• We need a think tank, looking forward rather than to the past.
• Judges give offenders a slap on the wrist.
• Comment from a man about children being taken home by police: “The parents are not at home. They don’t give a shit. The kids are running rings around us. It’s a cat and mouse game.”
PHOTOS (from top): Commander Bacon at last night’s meeting • Speaker Di Loechel (at right in the photo) said people from “satellite communities” come to Alice Springs with no respect for the town and its rules of conduct, while expecting visitors to their own bush communities to observe the culture and traditions there. “Happy days, do what you like,” seems to be the message the children are getting, whose take-out is clearly, I am too young, they can’t do anything to me. We are politically stifled by Don Dale and possible class actions, said Ms Loechel: “We are teetering as a society. We can’t live that way any longer. We are on the verge of revolution.” • Kay Eade says the public should insist on the use of provisions in law about victim impact statements and restorative justice: You break a window you pay for it and clean it every week. “Let’s make our voices heard in the courts.”


  1. An outback town’s bold experiment to save its young people from a life of crime. 4 Corners Saturday night on ABC 24. It is a repeat but clearly very topical and worth a look.

  2. You wait and see those doors will be closed and locked soon enough at the police station.
    This was just one of the mandatory steps they need to take in order to tick a box but still make their own decision, which will be for blah blah reasons this needs to close.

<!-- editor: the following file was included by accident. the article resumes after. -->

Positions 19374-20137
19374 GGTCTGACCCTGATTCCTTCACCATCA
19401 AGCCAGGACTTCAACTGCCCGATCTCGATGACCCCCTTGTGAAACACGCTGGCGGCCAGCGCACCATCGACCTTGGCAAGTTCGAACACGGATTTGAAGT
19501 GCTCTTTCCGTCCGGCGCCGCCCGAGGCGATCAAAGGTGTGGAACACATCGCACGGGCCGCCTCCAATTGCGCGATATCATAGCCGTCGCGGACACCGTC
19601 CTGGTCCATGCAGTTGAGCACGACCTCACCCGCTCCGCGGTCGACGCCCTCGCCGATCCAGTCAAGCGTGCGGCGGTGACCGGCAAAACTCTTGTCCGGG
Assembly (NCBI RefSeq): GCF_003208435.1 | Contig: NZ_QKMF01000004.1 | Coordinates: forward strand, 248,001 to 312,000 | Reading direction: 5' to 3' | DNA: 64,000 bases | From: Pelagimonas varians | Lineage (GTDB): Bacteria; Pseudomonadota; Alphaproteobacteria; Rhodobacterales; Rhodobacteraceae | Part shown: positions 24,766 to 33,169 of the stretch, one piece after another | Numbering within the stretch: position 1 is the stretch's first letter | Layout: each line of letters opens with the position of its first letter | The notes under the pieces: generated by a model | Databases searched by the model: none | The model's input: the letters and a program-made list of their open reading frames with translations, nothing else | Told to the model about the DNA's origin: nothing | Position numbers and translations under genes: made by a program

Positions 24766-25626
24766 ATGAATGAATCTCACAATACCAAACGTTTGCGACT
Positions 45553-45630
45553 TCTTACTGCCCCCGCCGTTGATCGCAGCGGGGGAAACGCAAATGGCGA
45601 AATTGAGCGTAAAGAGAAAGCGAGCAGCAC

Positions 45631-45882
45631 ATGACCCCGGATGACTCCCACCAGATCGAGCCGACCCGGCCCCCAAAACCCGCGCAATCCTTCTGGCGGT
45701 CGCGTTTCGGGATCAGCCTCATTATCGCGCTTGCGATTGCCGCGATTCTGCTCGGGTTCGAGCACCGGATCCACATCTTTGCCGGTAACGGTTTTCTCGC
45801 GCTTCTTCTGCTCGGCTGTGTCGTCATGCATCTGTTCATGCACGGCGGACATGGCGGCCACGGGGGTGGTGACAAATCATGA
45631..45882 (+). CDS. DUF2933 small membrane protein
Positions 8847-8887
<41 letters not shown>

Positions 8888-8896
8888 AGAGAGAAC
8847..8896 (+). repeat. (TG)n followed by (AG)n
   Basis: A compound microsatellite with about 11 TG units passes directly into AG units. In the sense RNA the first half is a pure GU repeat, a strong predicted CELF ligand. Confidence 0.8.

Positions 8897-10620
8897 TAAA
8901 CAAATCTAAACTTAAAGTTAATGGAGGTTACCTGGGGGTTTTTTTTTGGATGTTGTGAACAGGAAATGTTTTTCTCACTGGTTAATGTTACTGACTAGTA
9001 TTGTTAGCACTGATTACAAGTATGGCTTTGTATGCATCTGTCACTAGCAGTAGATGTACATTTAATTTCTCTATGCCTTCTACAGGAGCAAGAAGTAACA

You have all just wasted your time.

  3. If the cop shop does close at night, not to worry. We’ll get it back, about six to 12 months before the next general election.

  4. Sure, the Assistant Commissioner has a great argument, staff under-utilised, sitting around the station, staff that could be used to put more patrols on the street.
    Yep, statistically nothing too much happens at night that warrants keeping the front doors open … except!
    One of the most fundamental aspects of policing is to provide security, real security!
    The most important aspect of security is to produce a feeling or perception of security, knowing there is a place to run to, a place of safety that is there 24/7, in other words an open, manned front counter plays a huge part in making our community feel secure.
    Or perhaps I should say, way more secure than they would feel without it. For years I and other parents have told children going out at night “if you get into trouble if someones following you harassing you, go straight to the police station and walk in the door”.
    I feel more secure and worry less about loved ones out and about knowing that place of safety is there.
    I believe many in the community feel the same way.
    I simply cannot agree with the rationale that argues for its closure, the idea that someone in trouble possibly being pursued should have to stand in a lonely empty street pushing a button and waiting for attention concerns me greatly.
    After all, the pursuer would also be aware of the lag time between pushing the button and getting an on ground response, that lag could cost a life!
    I believe senior management in the police have failed to understand what the public expects from their police service as a matter of course, the most basic of service.
    I object strongly to any closure of the station at any time!